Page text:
There is the fear that the new restrictions by the Central Bank of Nigeria, CBN on cash withdrawals may result in financial exclusion for the poor masses and impoverish them the more.
CBN had yesterday ordered Deposit Money Banks (DMOs) and other financial institutions to ensure that weekly over-the-counter (OTC) cash withdrawals by individuals and corporate entities do not exceed N100,000 and N500,000, respectively.
The apex bank made this known in a circular signed by CBN Director of Banking Supervision, Haruna Mustafa.
The circular directed that only denominations of N200 and below shall be loaded into the ATMs, while the maximum cash withdrawal via point of sale (PoS) terminal shall be N20.000 daily.
The apex bank noted that the new policy is sequel to the launch of the redesigned N200, N500 and N1,000 notes by President Muhammadu Buhari on November 23, 2022.
Reacting to the development, a co-chair of the Open Government Partnership, OGP in Anambra State, Prince Chris Azor expressed worry that the new policy may aggravate the problems it was meant to solve.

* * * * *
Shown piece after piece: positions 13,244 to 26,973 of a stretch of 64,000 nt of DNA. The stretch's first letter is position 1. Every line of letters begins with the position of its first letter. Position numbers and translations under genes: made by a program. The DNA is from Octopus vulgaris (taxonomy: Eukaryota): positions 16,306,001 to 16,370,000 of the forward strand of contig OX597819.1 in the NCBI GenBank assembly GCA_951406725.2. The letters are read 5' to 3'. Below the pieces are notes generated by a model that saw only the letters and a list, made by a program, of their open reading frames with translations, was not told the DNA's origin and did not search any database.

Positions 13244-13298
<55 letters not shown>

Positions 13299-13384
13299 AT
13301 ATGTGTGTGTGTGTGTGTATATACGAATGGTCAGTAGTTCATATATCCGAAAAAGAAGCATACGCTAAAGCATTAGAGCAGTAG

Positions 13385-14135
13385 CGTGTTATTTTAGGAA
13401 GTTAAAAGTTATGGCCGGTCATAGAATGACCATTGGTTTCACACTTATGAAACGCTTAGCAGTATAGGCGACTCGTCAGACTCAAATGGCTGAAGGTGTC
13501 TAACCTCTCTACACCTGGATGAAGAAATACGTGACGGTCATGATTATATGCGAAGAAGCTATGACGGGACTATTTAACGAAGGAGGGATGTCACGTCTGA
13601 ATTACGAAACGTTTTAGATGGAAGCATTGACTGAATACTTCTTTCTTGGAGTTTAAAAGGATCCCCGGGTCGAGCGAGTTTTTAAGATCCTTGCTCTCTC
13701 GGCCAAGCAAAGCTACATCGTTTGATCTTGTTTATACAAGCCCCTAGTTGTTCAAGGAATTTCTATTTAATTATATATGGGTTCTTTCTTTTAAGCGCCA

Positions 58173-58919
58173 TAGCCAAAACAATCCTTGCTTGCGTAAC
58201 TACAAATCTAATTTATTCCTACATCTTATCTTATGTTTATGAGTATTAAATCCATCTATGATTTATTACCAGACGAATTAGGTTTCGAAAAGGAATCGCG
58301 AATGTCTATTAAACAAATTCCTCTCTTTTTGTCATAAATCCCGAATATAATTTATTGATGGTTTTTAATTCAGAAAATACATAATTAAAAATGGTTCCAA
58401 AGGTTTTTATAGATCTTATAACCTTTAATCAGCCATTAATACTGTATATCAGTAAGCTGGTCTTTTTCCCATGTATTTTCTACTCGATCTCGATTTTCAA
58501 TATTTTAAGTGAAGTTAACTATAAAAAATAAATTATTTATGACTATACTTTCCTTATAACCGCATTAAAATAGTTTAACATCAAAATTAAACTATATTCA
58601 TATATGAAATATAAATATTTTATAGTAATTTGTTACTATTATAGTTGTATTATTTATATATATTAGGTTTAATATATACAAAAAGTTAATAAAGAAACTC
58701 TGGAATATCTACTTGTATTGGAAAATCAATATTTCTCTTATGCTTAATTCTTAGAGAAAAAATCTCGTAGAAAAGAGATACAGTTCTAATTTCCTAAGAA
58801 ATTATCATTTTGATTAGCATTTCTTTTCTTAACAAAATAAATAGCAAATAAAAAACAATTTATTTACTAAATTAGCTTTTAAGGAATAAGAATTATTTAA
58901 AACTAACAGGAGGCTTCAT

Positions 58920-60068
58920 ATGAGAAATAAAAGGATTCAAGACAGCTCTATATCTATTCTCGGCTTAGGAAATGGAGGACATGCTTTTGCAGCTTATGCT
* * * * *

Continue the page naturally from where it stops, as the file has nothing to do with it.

According to him, the CBN should think the directive through.
“My take is that the new CBN restrictions on cash withdrawals to paltry N20,000 daily, may exacerbate the problems it was purportedly meant to solve.
“Granted that CNN wants to strengthen its cashless policy, while checking insecurity.
“However, it may eventually target the poor masses who could hardly afford the extra 10% charges on extra withdrawals.
“The big guys can afford the charges especially, when it is illegitimate fund.
“The timing is inappropriate, as it falls within the period most average citizens would have exhausted their seasonal savings during the festive period.
“The outcome may further exacerbate the existential challenges of financial exclusion of the poor masses. Pray, how many banks operate at the rural areas and Communities,” he said.
On the limit for POS withdrawals, Azor, who is the Chairman, Anambra Civil Society Network (ACSONET), worried that the POS operators may likely go out of business and this will worsen the insecurity challenges as these groups will look for criminal means of survival.
Azor noted; “When the strong and powerful men are deprived of cash, they pounce on the poor masses mainly farmers, with goods and forcefully dispossess them.
“Such dondition degenerates to the Hobbesian state of nature that’s short, nasty and brutish. Even brutal.
“CBN and its handlers need to think this through.
“Beyond the face value intendment of cashless policy strategy and security checkmate, we may move further into financial exclusion of the vulnerable poor masses.
“The outcome would be disastrous and counter-productive in the long run.”